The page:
On the other side, there has been the Al-Ahri Hospital bombing in Gaza. We were initially told that the hospital collapsed and 500 people died. The media put too much faith in the Gaza Health Ministry, which is controlled by Hamas, a partisan in the conflict. Hamas blamed Israel, while Israel blamed a failed Islamic Jihad rocket, and some Israel supporters suggested it ignited explosives Hamas was storing in the hospital. It turned out the explosion was in the parking lot and the hospital is standing; casualties are unknown, and both sides still blame each other with forensic experts disagreeing on the evidence. After this, we were told that an ancient Christian Church in Gaza was bombed, and all of the initial reports were that this important piece of human heritage was destroyed entirely. It turned out that an attached building where many congregants where sheltering was destroyed. It was a deadly bombing though, something verified by former Congressman Justin Amash, who lost many family members in the attack, including an infant cousin.

In all the above cases, an event happened, but the story was spread in an inaccurate and inflammatory way. I have a strong eye for separating truth and fiction, and it hasn’t been easy for me to do so in Gaza. A recent demonstration of the Unreal Engine 5, a program for making videogames, went around Twitter which showed a person modifying a burning car in “real time.” It is startling how much harder it will get to distinguish truth from fiction, with CGI videos indistinguishable from real life. However, the fact is that in war the horrific details don’t change the big picture: a lot of civilians have been killed on both sides. Which specific atrocities are committed by Hamas or Israel do not change the fact that the cycle of violence needs to stop. These stories, true or false, are primarily spread for the purpose of getting you to support war.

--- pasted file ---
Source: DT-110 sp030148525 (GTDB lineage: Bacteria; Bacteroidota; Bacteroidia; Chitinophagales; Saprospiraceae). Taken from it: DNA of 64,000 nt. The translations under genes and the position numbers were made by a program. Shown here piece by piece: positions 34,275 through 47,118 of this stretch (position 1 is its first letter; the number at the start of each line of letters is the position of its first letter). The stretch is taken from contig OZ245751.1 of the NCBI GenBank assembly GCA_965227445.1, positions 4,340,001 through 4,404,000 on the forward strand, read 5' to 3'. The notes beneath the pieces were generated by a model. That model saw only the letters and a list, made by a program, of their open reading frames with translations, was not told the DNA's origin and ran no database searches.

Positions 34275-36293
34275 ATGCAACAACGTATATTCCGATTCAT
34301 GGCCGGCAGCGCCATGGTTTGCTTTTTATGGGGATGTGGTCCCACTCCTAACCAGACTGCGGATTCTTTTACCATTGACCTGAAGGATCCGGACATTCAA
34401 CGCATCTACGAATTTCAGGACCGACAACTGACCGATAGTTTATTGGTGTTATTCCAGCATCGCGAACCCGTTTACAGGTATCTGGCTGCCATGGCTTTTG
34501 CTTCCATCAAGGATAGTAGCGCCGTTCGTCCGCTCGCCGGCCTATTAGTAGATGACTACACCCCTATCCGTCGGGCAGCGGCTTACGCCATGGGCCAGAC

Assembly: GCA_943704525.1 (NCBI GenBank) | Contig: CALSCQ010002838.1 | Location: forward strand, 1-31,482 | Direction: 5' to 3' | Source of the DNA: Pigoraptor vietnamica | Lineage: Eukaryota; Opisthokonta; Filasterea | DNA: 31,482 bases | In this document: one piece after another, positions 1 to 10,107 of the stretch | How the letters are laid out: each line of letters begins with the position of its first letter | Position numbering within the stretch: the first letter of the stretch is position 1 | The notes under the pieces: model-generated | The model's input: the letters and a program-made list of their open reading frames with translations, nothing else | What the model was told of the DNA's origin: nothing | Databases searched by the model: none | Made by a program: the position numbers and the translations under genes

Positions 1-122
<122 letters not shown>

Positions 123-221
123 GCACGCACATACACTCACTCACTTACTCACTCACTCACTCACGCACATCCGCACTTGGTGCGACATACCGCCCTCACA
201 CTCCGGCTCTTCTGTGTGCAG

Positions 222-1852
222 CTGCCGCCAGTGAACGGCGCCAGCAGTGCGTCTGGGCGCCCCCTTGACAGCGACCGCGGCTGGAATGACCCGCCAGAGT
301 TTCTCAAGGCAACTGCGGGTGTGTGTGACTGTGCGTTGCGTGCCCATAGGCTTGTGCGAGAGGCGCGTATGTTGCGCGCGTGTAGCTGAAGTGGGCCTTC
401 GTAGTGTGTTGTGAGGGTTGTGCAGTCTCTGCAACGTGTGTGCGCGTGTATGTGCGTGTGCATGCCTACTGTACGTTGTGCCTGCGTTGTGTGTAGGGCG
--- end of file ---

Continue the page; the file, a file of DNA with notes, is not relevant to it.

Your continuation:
Throughout history, many wise men have said that you need a strong foundation of virtue to avoid being driven down the wrong path. Christians may think of the parable about how a house built on stone weathers a storm. [Luke, 6:46-49] Alternately, Plutarch wrote, “So true is it that men’s judgments are unstable and may easily be swayed and carried away…from their own rational thoughts, unless they acquire strength and steadiness of purpose from philosophy and reason.” [Life of Timoleon, 6] In our age, these lessons are more important than ever. That war is awful is why we oppose it: its awfulness is not a reason to support more war. Waiting for facts to come out may make you feel less able to rapidly respond, but you are unlikely to make good decisions in the heat of anger. As Plutarch continues, “It is not enough that our actions should be noble and just: the conviction from which they spring must be permanent and unchangeable.”

You will never be able to control the efforts to manipulate, but you can strive to make yourself immune to being manipulated.

About Brad Pearce

Brad Pearce writes The Wayward Rabbler on Substack. He lives in eastern Washington with his wife and daughter. Brad's main interest is the way government and media narratives shape the public's understanding of the world and generate support for insane and destructive policies.